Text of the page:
Journal Article
Meta-Analysis
Research Support, Non-U.S. Gov't
Review
Systematic Review

Language

eng

PubMed ID

24847854

Citation

Luo, Cheng, et al. "Nut Consumption and Risk of Type 2 Diabetes, Cardiovascular Disease, and All-cause Mortality: a Systematic Review and Meta-analysis." The American Journal of Clinical Nutrition, vol. 100, no. 1, 2014, pp. 256-69.
Luo C, Zhang Y, Ding Y, et al. Nut consumption and risk of type 2 diabetes, cardiovascular disease, and all-cause mortality: a systematic review and meta-analysis. Am J Clin Nutr. 2014;100(1):256-69.
Luo, C., Zhang, Y., Ding, Y., Shan, Z., Chen, S., Yu, M., Hu, F. B., & Liu, L. (2014). Nut consumption and risk of type 2 diabetes, cardiovascular disease, and all-cause mortality: a systematic review and meta-analysis. The American Journal of Clinical Nutrition, 100(1), 256-69. https://doi.org/10.3945/ajcn.113.076109
Luo C, et al. Nut Consumption and Risk of Type 2 Diabetes, Cardiovascular Disease, and All-cause Mortality: a Systematic Review and Meta-analysis. Am J Clin Nutr. 2014;100(1):256-69. PubMed PMID: 24847854.
* Article titles in AMA citation format should be in sentence-case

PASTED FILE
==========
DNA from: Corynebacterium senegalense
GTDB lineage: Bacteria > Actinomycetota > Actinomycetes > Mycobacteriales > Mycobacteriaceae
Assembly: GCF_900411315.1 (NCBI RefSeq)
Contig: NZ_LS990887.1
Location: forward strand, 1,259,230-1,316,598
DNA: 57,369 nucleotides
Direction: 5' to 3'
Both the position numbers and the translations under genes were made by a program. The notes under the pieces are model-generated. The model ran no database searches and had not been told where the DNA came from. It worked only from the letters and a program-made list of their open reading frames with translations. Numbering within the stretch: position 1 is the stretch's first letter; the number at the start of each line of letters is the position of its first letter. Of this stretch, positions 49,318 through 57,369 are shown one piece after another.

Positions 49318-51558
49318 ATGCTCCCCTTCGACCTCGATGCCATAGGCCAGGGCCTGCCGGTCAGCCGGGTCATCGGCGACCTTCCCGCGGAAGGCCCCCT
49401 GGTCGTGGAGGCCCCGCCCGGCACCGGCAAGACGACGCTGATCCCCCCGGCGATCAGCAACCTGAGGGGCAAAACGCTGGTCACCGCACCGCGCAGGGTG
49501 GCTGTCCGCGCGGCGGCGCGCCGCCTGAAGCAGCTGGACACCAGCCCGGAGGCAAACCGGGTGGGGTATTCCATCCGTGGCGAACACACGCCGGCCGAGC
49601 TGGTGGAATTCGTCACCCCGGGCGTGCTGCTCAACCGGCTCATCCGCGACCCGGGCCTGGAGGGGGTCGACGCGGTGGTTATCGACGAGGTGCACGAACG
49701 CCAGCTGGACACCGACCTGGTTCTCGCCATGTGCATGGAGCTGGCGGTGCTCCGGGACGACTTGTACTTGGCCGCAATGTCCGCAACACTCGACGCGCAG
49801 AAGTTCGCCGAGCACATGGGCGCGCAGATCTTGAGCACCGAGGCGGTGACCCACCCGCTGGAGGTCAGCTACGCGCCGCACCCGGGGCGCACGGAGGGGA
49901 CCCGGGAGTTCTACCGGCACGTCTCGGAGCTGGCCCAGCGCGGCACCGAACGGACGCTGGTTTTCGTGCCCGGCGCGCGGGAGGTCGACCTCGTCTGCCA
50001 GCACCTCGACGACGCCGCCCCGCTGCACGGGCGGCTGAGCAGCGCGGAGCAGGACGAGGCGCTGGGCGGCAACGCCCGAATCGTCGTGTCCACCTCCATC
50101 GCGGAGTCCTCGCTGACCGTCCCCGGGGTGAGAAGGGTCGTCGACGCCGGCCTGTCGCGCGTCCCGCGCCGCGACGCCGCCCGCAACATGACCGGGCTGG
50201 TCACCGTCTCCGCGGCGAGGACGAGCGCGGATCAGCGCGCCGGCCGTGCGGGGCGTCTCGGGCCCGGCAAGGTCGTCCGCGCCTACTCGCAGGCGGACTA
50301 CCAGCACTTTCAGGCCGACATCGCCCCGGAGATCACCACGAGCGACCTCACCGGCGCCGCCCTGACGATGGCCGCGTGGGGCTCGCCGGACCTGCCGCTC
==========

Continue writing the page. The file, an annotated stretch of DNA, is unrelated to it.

TY - JOUR T1 - Nut consumption and risk of type 2 diabetes, cardiovascular disease, and all-cause mortality: a systematic review and meta-analysis. AU - Luo,Cheng, AU - Zhang,Yan, AU - Ding,Yusong, AU - Shan,Zhilei, AU - Chen,Sijing, AU - Yu,Miao, AU - Hu,Frank B, AU - Liu,Liegang, Y1 - 2014/05/21/ PY - 2014/5/23/entrez PY - 2014/5/23/pubmed PY - 2015/5/6/medline SP - 256 EP - 69 JF - The American journal of clinical nutrition JO - Am. J. Clin. Nutr. VL - 100 IS - 1 N2 - BACKGROUND: Epidemiologic studies have shown inverse associations between nut consumption and diabetes, cardiovascular disease (CVD), and all-cause mortality, but results have not been consistent. OBJECTIVE: We assessed the relation between nut intake and incidence of type 2 diabetes, CVD, and all-cause mortality. DESIGN: We searched PubMed and EMBASE for all prospective cohort studies published up to March 2013 with RRs and 95% CIs for outcomes of interest. A random-effects model was used to pool risk estimates across studies. RESULTS: In 31 reports from 18 prospective studies, there were 12,655 type 2 diabetes, 8862 CVD, 6623 ischemic heart disease (IHD), 6487 stroke, and 48,818 mortality cases. The RR for each incremental serving per day of nut intake was 0.80 (95% CI: 0.69, 0.94) for type 2 diabetes without adjustment for body mass index; with adjustment, the association was attenuated [RR: 1.03; 95% CI: 0.91, 1.16; NS]. In the multivariable-adjusted model, pooled RRs (95% CIs) for each serving per day of nut consumption were 0.72 (0.64, 0.81) for IHD, 0.71 (0.59, 0.85) for CVD, and 0.83 (0.76, 0.91) for all-cause mortality. Pooled RRs (95% CIs) for the comparison of extreme quantiles of nut intake were 1.00 (0.84, 1.19; NS) for type 2 diabetes, 0.66 (0.55, 0.78) for IHD, 0.70 (0.60, 0.81) for CVD, 0.91 (0.81, 1.02; NS) for stroke, and 0.85 (0.79, 0.91) for all-cause mortality. CONCLUSIONS: Our meta-analysis indicates that nut intake is inversely associated with IHD, overall CVD, and all-cause mortality but not significantly associated with diabetes and stroke. The inverse association between the consumption of nuts and diabetes was attenuated after adjustment for body mass index. These findings support recommendations to include nuts as part of a healthy dietary pattern for the prevention of chronic diseases. SN - 1938-3207 UR - https://www.unboundmedicine.com/medline/citation/24847854/Nut_consumption_and_risk_of_type_2_diabetes_cardiovascular_disease_and_all_cause_mortality:_a_systematic_review_and_meta_analysis_ L2 - https://academic.oup.com/ajcn/article-lookup/doi/10.3945/ajcn.113.076109 DB - PRIME DP - Unbound Medicine ER -